limiting. She can’t take long walks or run after her daughter in the
She sometimes resorts to strong painkillers, though now that she is
pregnant she can have only mild ones. She tends to lie down more
“Pick me up, mommy. Pick me up,” beseeches Shai-lee as they are
about to enter the elevator in her building.
“You know mommy doesn’t have
the strength to do that,” she says.
Although Buzhish’s pelvis was broken,
she was able to give birth with a C-section; this pregnancy is a little
harder. She has put on more weight and feels the strain.
drives everywhere. “I don’t go on buses. I don’t go near bus stops. I don’t
remember the injury, but something inside me that I can’t explain stops me from
going anywhere near a bus.”
Ditto, crowded places. “I can’t go to a
public place with lots of people. It gives me knots in my
During Operation Cast Lead, a rocket exploded in front of her
Ashkelon apartment building in the suburban, heavily Anglo neighborhood of
Barnea. She packed up and went to stay with her mother in the center of the
country for the duration of the war. “I avoid danger zones.”
it’s very quiet here,” she says of the town where she has lived since her family
made aliya from Durban in 1989 when she was seven. After her parents divorced,
her father returned to South Africa. Monique and her two brothers and sister
were raised by their mother. Sharon Evans was export manager at a textile firm,
barely making ends meet, when the attack occurred. An articulate and passionate
speaker, she became involved in generating support to help families of terror
victims, visiting the US numerous times on speaking and fund-raising
tours. Today she is a full-time fund-raiser, has remarried and is living
in Hod Hasharon. Occasionally Monique would join her mother on the tours. But
over the years she bowed out, preferring to carve out her own new life, one
characterized by privacy and quiet.
FROM THE balcony of her high-rise
apartment one can see a sliver of the seashore. “I love the beach,” she says
dreamily. “I find it so calming.”
Nowadays she wades only in shallow
water. “I don’t swim. I have no feeling in my leg and therefore no control if a
large wave comes...”
Driving home from her daughter’s kindergarten, it’s
clear she savors life’s simple pleasures.
She stops to exchange
light-hearted banter with a relative she meets on the street. She talks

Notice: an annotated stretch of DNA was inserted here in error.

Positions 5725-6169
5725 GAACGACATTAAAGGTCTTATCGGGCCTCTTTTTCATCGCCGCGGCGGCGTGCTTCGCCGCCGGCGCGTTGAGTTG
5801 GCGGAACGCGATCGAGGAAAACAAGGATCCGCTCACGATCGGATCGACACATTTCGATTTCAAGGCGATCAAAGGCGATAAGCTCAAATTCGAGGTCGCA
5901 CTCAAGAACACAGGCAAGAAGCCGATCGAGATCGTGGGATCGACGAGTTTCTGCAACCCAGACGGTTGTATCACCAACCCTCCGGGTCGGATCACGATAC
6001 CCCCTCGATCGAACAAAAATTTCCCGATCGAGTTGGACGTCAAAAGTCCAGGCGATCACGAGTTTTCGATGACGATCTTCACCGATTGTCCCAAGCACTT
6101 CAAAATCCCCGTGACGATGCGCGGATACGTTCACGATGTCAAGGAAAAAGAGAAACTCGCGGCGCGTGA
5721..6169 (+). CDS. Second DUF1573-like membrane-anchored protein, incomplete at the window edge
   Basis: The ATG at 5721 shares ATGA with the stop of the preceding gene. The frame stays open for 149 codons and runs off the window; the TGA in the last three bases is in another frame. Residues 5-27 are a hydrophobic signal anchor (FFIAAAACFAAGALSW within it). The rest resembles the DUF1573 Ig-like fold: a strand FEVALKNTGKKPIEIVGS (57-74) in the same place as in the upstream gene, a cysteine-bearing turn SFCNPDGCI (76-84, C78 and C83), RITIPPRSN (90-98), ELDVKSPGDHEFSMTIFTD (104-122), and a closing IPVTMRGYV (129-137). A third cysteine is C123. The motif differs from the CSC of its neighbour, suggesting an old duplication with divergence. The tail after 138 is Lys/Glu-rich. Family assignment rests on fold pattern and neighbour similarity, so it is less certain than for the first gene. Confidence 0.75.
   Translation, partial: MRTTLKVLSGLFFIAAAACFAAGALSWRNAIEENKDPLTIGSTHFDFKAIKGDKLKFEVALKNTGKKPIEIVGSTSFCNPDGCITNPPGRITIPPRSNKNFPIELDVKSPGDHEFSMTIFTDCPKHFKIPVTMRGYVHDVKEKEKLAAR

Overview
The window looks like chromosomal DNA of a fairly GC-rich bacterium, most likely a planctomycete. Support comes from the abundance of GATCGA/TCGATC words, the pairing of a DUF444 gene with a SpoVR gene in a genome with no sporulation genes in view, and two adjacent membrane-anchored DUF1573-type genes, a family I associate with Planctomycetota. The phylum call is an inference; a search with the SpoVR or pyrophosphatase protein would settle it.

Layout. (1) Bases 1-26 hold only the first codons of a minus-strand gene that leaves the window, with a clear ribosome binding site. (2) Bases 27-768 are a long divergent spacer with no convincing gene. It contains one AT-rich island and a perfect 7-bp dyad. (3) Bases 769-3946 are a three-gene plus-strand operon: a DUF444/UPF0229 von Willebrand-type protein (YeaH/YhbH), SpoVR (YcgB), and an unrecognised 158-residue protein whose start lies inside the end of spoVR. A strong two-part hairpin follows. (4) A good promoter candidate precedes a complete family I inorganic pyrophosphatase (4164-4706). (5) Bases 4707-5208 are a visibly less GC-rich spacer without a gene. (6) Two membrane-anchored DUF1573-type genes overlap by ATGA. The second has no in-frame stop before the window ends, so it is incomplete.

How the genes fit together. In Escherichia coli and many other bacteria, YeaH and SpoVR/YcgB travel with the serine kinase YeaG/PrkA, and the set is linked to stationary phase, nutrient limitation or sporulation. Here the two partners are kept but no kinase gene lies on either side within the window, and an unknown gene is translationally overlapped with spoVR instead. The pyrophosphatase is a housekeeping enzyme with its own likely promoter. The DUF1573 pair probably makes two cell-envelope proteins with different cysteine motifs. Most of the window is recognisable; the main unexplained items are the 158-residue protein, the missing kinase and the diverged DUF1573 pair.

enthusiastically about helping friends plan parties. She looks forward to an
afternoon nap with Shailee (“my gift”). Her face lights up as she watches her
climbing all over the furniture. She grabs her, hugs her, nibbles her
Sometimes Shai-lee asks about the scars on her mother’s abdomen. “I
call them ‘my holes,’” Buzhish offers with a half smile. “She asks me, ‘Who did
that to you?’ For now I tell her it was the bus.”
Several of Buzhish’s
friends died in the terror attack. Four of the soldiers killed were also from
Ashkelon. She finds it hard to visit their parents. “I feel guilty,” she says.
As for the man who did it, Buzhish says she “feels nothing. No
anger, no bitterness, no connection at all.” No thoughts of vengeance.
is serving eight life terms. His name was included on a list of prisoners slated
for possible release in return for kidnapped IDF soldier Gilad
Buzhish has no objection to Abu Ulba’s release. “If it could
bring Gilad home, that’s worth more than him sitting in jail. If this happened
to my son, I would want the army to do anything to bring him back.”
if the terrorist were to kill and maim again? “‘If’ is a big question.” She has
no clear answer.
Buzhish is not religiously observant, but says she
believes in God, and thinks he has a plan.
“Everyone gets the portion
they can deal with. I don’t know why I got what I did, but I am strong enough to
cope with just about anything,” she says, adding quickly, “thanks to the people
around me who love me and push me forward.”
She waves away talk of the
past, doesn’t indulge in excessive introspection. Her revenge is living a
normal life. Here and now. On her “10th birthday.”
There is a moment,
really only a fraction of a moment that a tiny crack becomes visible in
Buzhish’s unflappable self. She is talking about the line of work she hopes to
pursue: She’d like to be an events planner. Before “it” happened she was sure
she would become a professional dancer, having taken lessons in every form of
dance since she was three. It was her life’s dream. Today she can’t dance. At
“That was one of the hardest things,” she says quietly. “It left a
bitter taste.” There is silence for a moment.
“But,” she says,
bouncing back, “that’s life. So you take a different lane, choose a different
She nuzzles Shai-lee yet again.